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Kannapolis City Schools reports that they had to eliminate 20 positions for 2013-14 thanks to reductions in state spending on education.

Ellen Boyd, KCS’ director for community relations, reported the following cuts to NC Policy Watch:

  • We eliminated 20 positions due to cuts in state funding. The positions are specified below. Only one person lost a job due to the reductions. We absorbed the other cuts through attrition and transferring personnel among our schools. However, as you can see, the cuts are significant and affect the school and classroom levels.
    • 7 regular classroom teacher positions
    • 5 EC teaching positions
    • 1 ESL teaching position
    • 2 Literacy Coach positions
    • 1 Math Coach position
    • 1 Spanish teacher position
    • 2 Teacher Assistant positions
    • 1 Health & Wellness Coordinator position
  • We cut $244,815 from our supply budget (72% of the supply budget)
  • We closed our Alternative Program location to save $125,000. Our alternative program is now operating inside of our high school instead of having its own separate site.

Click here to see our growing list of school districts that have been forced to make difficult cuts for the 2013-14 school year thanks to reductions in state-level education spending.

Craven County lawmakers Rep. Michale Speciale and Sen. Normal Sanderson held a session with more than 75 teachers at New Bern-Craven County Public Library on Monday night, according to the Sun Journal.

Teachers hurled questions at the lawmakers about their actions on teacher pay, vouchers, class size and many other issues that Sanderson and Speciale supported during the 2013 legislative session.

“My purpose for being here is to answer your questions,” said Speciale, but “I don’t want to get into a debate. This is about our trying to hold ourselves accountable.”

Speciale told teachers that the General Assembly did not cut education spending but that they actually spent $400,000 more when you “consider that previous allocations came with the expectation that 40 cents on the dollar be returned to the state.”

Also from the Sun Journal:

Asked about eliminating the $3,500 annual stipend for a teacher getting a master’s degree, Speciale said he had been shown studies that masters’ degrees and class size had little to do with teaching success.

That first got laughter, requests to see the studies, testimonials about how much both matter, and the comment from one teacher that she had spent her own time and $40,000 in tuition from her own money and will miss the cutoff for any payback by two weeks.

Speciale said he had been told that the average teacher makes $54,000, which also brought laughter and a comment from one teacher that she has been a teacher for 27 years and doesn’t make $54,000.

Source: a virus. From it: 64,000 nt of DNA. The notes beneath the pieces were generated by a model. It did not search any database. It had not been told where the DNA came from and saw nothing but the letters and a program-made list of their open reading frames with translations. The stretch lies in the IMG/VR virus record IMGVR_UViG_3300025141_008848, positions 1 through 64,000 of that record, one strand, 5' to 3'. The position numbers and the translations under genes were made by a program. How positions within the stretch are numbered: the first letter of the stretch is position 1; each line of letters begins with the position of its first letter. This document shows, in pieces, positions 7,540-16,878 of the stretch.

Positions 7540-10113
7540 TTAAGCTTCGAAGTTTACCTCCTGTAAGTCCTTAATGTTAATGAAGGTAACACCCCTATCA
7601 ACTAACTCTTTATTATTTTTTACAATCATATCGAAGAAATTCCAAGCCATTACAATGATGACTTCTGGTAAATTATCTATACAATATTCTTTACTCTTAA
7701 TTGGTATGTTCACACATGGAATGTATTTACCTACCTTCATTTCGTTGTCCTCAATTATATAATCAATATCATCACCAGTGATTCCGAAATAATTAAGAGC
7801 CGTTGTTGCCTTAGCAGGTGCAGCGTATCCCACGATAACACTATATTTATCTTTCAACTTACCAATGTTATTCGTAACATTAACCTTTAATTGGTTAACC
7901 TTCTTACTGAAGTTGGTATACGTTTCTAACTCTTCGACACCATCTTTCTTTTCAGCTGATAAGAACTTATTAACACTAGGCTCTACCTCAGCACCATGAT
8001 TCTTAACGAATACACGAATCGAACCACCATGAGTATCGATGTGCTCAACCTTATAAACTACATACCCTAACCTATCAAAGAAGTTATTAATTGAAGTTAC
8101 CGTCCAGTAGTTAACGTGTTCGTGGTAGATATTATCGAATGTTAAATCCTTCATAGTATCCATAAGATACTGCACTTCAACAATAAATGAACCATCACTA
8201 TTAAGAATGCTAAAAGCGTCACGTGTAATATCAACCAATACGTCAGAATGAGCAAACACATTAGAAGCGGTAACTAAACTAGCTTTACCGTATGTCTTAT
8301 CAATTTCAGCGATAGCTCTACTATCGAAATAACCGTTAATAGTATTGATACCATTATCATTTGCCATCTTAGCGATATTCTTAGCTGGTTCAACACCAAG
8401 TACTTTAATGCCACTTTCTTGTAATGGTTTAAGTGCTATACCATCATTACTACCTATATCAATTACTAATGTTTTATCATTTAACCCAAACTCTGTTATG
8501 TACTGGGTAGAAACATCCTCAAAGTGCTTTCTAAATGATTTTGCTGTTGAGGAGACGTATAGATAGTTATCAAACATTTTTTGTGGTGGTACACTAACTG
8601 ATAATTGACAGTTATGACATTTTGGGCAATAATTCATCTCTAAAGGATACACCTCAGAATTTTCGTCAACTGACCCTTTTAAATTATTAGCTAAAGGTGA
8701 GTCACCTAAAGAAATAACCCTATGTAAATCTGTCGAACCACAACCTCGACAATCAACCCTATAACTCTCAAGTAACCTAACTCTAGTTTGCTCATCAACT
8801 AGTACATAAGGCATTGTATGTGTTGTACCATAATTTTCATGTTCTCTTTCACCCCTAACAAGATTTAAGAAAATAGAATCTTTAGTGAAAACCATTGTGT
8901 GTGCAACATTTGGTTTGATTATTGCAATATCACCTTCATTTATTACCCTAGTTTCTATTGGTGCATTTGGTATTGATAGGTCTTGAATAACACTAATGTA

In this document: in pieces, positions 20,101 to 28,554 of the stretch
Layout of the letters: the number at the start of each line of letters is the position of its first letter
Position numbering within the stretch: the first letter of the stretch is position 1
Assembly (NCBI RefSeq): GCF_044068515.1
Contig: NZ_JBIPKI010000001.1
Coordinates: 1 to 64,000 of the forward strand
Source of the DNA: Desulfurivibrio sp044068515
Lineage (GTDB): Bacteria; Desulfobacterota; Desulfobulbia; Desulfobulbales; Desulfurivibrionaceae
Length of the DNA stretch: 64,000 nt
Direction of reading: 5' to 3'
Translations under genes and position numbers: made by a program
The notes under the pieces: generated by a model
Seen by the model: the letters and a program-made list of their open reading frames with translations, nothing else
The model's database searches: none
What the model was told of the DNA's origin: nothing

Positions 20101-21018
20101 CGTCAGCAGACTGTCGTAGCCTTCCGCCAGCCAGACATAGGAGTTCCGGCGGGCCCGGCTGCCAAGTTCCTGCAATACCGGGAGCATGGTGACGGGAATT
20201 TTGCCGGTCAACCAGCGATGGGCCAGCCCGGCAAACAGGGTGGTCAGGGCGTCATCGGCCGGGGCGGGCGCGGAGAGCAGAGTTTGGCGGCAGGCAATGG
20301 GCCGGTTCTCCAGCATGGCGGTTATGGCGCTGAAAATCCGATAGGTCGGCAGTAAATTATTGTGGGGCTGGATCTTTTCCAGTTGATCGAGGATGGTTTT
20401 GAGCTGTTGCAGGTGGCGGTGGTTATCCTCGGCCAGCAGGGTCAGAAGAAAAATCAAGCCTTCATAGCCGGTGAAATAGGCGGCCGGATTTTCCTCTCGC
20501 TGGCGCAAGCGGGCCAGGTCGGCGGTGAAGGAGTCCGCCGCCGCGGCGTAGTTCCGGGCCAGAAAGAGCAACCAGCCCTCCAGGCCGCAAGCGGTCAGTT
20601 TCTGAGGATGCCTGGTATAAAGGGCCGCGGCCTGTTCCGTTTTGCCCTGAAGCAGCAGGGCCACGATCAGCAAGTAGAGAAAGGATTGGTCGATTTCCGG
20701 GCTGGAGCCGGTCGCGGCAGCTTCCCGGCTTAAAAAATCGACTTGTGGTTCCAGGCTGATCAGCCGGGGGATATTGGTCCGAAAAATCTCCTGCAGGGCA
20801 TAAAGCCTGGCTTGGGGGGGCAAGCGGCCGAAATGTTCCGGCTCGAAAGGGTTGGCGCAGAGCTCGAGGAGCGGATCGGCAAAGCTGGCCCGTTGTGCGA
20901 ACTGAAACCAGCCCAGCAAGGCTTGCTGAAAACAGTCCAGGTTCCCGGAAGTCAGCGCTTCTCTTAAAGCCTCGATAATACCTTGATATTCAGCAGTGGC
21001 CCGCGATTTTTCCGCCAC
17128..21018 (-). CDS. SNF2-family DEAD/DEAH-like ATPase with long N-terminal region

Read the full story here.

trackingCuts-web-600New Hanover County Schools lost state funds for 54 teachers and 22 teacher assistants, according to CFO Mary Hazel Small.

The school system was able to keep these positions for 2013-14 by using local funds, but they will all be eliminated next year through attrition.

New Hanover County Schools joins a growing list of school districts that have been forced to make difficult cuts for the 2013-14 school year thanks to reductions in state-level education spending.

trackingCuts-web-600Wilkes County Schools reports that they have had to cut eight teaching positions, seven teacher assistant positions, three media assistants and 1.5 central office positions.

Wilkes’ Superintendent Dr. Marty Hemric told the Wilkes Journal-Patriot that thanks to state budget cuts over the past five years, the school district has lost of over 100 school positions, including 51 teacher assistants (from 126 in 2008-09 to 75 now), 35 certified teachers (from 484 ½ in 2008-09 to 449.25 now), 15½ central office administrative positions and three media assistants.

Even more positions would have been lost since 2008 if the Wilkes school system hadn’t been able to use federal funds provided through the American Recovery and Reinvestment Act (also known as stimulus funding) and the Race To The Top initiative to compensate for cuts in state and local funding.

Wilkes County Schools joins a growing list of school districts that have been forced to make difficult cuts for the 2013-14 school year thanks to reductions in state-level education spending.

trackingCuts-web-600Add Vance County Schools to the list — they’ve had to cut eight teaching positions and 12 teacher assistant positions for 2013-14.

Terri Hedrick, Public Information Officer for VCS, reports:

  • Cut teaching positions by eight positions
  • Cut teacher assistant positions by 12 positions
  • No layoffs have occurred; through attrition the teacher assistants have been placed in other positions; we simply did not fill eight vacant teaching positions
  • We were cut $572,643 in state funds for teaching positions
  • We were cut $468,134 in state funds for teacher assistant positions
  • We were cut $105,212 in state funds for instructional support positions (placed in other positions, i.e., assistant principals/lead teachers)
  • We were cut $32,395 in state funds for classroom materials
  • Our total state budget cuts from last year to the new school year totaled $333,257

Check out our growing list of school districts that have been forced to make difficult cuts for the 2013-14 school year.